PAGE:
Implementing an EBS snapshot schedule seems like an easy enough, no brainer task. In general, the process revolves around
Get some AWS tags for the EBS data you want to protect. At a minimum, the tags probably will describe retention and backup frequency
Find some lifecycle policy that meets your criteria or define one anew
Add your EBS volume (or entire EC2 instance) tags to the snapshot lifecycle policy
Go to lunch…
Not particularly challenging from an implementation perspective.
Also, it isn’t particularly surprising to most people that the first snapshot is going to transfer a full backup of your data and you’ll be charged for it.
But there are hidden costs lurking here. And, these costs don’t immediately show up and can be especially damaging if you are trying to forecast your AWS EBS costs with any reasonable time horizon that the finance guys with their Gregorian calendar are happy with… like months, quarters, and years.
Consider this Basic Test
You can perform this test in your own environment and get immediate results if you wish.
Provision an empty EBS volume and put a filesystem of your choosing on it. It doesn’t matter, as an example let us make this volume 10 GB in size
Fill up your EBS volume with some junk data, we don’t really care how… just make sure it is 100% full. You can ‘dd’ the blocks, copy files… whatever you like.
Afterwards, go ahead and delete that junk data… all of it… you should have nothing there, 0% full.
Take a snapshot of your empty EBS volume with no data on it. If you recover this snapshot, you will see an empty filesystem with no restorable data
Question: How much are you going to pay for that?
Answer: Full price for 10 GB of storage of EBS snapshot data
But wait… there is no recoverable data at all in this snapshot… how can that be.
Well, the key to understanding this is the method that AWS uses to create snapshots. AWS has a mechanism to track changed blocks and it really has no knowledge of the underlying filesystem that you are using. AWS only knows that a block is changed and whenever that happens it is going to be included in the list of blocks that need to be protected when you take a snapshot. And, the action of taking a snapshot for AWS is quite simply to copy these changed blocks to a special EBS snapshot bucket that represents your volume… which you pay for.
Example of Active Database Churning on a Flat File
Below, we simulate a different real-world scenario where an active database is churning on a flat file in a spacious filesystem.
The specifics are below,
3 TB EBS volume on a Linux partitioned with an ext4 filesystem
Generate daily block change of 750 GB, continuously overwriting a single file with ‘dd’, i.e. the filesystem is always 25% full
The provisioned 3 TB EBS volume costs 3000 GB * $0.1/GB-month / 30 days= $10 a day as shown with the constant, grey line. So, let us start with what one might assume your costs are going to be, i.e. the dashed simple assumption that you see above. If you keep 4 snapshots and each snapshot is 25% of the total volume size.
Assuming your change rate is α and the number of snapshots you keep is β, then a simple assumption is that you can multiply the EBS snapshot costs for the entire volume by α * β to come up with a total cost for the snapshot lifecycle policy. In this case, a simple assumption would estimate the cost as,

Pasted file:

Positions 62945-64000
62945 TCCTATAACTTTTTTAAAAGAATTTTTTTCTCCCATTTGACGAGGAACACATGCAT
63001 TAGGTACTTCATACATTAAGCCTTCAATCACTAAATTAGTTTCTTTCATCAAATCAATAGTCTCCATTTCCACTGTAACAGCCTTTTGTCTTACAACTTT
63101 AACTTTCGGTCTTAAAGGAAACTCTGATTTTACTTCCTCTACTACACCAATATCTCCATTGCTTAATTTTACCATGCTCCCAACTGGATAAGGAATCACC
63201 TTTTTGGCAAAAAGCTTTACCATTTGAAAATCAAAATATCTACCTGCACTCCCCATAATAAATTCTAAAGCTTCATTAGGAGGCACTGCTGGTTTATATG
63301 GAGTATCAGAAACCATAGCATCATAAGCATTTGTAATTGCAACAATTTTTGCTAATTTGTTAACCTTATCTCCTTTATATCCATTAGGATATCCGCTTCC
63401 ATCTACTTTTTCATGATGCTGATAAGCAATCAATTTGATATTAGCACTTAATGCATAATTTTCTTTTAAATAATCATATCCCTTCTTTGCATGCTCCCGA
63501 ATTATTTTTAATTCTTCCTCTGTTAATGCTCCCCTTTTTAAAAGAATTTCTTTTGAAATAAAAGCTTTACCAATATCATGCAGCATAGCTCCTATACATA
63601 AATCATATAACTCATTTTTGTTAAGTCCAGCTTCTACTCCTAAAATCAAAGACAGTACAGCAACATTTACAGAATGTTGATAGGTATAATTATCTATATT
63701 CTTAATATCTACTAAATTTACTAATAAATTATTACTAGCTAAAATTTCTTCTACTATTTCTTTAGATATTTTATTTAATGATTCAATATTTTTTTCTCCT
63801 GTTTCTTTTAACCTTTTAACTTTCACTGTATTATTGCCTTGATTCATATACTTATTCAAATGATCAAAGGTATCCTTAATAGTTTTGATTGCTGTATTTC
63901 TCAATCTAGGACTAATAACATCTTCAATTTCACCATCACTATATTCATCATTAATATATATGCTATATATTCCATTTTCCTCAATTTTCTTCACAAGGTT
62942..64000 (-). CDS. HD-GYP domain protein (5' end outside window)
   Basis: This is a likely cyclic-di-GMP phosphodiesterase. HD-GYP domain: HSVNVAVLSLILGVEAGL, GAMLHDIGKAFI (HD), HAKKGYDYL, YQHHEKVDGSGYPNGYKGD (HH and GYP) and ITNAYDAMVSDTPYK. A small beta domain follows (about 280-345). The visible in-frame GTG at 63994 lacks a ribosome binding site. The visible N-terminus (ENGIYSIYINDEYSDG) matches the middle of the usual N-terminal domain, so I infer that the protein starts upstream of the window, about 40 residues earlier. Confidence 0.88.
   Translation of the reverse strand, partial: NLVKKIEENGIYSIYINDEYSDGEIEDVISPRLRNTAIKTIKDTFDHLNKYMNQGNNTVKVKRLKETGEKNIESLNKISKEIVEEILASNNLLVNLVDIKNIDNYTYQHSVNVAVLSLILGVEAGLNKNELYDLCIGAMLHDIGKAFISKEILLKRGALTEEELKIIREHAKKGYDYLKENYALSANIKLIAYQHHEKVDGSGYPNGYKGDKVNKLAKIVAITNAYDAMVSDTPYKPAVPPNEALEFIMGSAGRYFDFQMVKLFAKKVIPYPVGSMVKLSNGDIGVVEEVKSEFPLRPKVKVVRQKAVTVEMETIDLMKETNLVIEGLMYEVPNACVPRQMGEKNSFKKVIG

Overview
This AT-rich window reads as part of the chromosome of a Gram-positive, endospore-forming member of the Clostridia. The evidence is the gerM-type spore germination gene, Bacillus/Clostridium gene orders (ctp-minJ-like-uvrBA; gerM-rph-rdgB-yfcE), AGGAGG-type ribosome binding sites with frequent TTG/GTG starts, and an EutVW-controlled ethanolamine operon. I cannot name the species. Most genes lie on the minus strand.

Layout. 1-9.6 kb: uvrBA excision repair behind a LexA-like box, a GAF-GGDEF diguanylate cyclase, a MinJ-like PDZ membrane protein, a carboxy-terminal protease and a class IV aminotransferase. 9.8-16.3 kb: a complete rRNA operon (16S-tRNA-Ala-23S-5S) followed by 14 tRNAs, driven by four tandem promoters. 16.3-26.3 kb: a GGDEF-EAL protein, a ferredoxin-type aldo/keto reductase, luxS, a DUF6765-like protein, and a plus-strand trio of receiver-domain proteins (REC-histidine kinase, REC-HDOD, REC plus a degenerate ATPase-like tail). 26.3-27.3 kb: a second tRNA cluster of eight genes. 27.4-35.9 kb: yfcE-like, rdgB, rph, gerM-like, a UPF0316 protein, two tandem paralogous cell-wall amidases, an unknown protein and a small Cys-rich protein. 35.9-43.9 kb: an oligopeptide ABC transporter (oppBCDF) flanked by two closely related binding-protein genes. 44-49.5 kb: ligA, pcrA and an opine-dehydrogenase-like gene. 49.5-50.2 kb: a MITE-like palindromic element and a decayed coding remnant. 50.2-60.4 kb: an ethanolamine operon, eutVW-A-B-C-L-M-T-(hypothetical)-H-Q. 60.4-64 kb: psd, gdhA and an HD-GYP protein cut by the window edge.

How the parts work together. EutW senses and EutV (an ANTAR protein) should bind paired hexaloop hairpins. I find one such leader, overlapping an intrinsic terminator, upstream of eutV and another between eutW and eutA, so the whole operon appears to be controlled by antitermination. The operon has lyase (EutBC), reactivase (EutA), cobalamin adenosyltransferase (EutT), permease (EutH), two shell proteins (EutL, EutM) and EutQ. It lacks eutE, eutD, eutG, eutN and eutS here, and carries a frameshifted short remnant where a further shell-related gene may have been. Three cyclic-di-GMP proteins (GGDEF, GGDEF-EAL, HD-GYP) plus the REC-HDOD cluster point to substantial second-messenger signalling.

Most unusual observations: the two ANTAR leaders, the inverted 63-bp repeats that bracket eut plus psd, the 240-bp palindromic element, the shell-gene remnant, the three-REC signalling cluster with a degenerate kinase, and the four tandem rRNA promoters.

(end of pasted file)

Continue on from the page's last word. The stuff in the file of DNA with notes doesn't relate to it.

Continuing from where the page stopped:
(4 * 0.25) * 3000 GB * $ 0.05 / GB-month / 30 days = $5 / day.
But, when you run the test you find that you actually end paying,
((1-0.25) + 4 * 0.25) * 3000 * $0.05 / GB-month / 30 days = $8.75 / day.
In a general way, the correct initial term in parenthesis must be expressed at steady-state as follows ((1-α) + β * α) to account for all of the dead space on the volume that will end up being tracked and is not part of the active filesystem. Note that in this case, not properly accounting for that results in a cost that is a whopping 75% more than the simple assumption!
Furthermore, imagine an unsuspecting engineer making a simple assumption on a 25% used filesystem like this with a very low change rate α, it will take much longer to reach steady-state and the potential for seriously underestimating the costs for EBS snapshots can skyrocket when that steady-state is reached!
How to Remediate the Cost
So, as your systems get used… you end up paying more and more for this graveyard of filesystem dead space. In the secondary storage world, they use things like compression and deduplication to minimize the impact of this. However, this isn’t something that is available to you in the one low price fits all world of an AWS solution. As the filesystem churns and creates blocks with garbage and then reallocates them elsewhere, the long-term impact is you are going to pay for a fully provisioned volume in S3 whether there is anything useful in that data from a snapshot perspective that you forecasted for, or not.
Fortunately, the driving force for the minimization of this effect fully aligns with the cost of reducing the provisioned cost of the volume in the first place. Here are some strategies that you should consider to minimize the cost implications of this affect.
When you provision a volume, don’t do it blindly and make sure that there isn’t a lot of wasted space on the filesystem. But, do give yourself the requisite space to grow.
Don’t partition EBS storage to include multiple filesystems unless it is absolutely required
Configure an alerting mechanism for filesystems on EBS storage such that you are informed when the filesystem is short on disk space, and that gives you time to manually or preferably programmatically grow the filesystem as needed
Recognize that other data protection strategies exist that can be exploited to reduce cost if appropriate, such as file level backup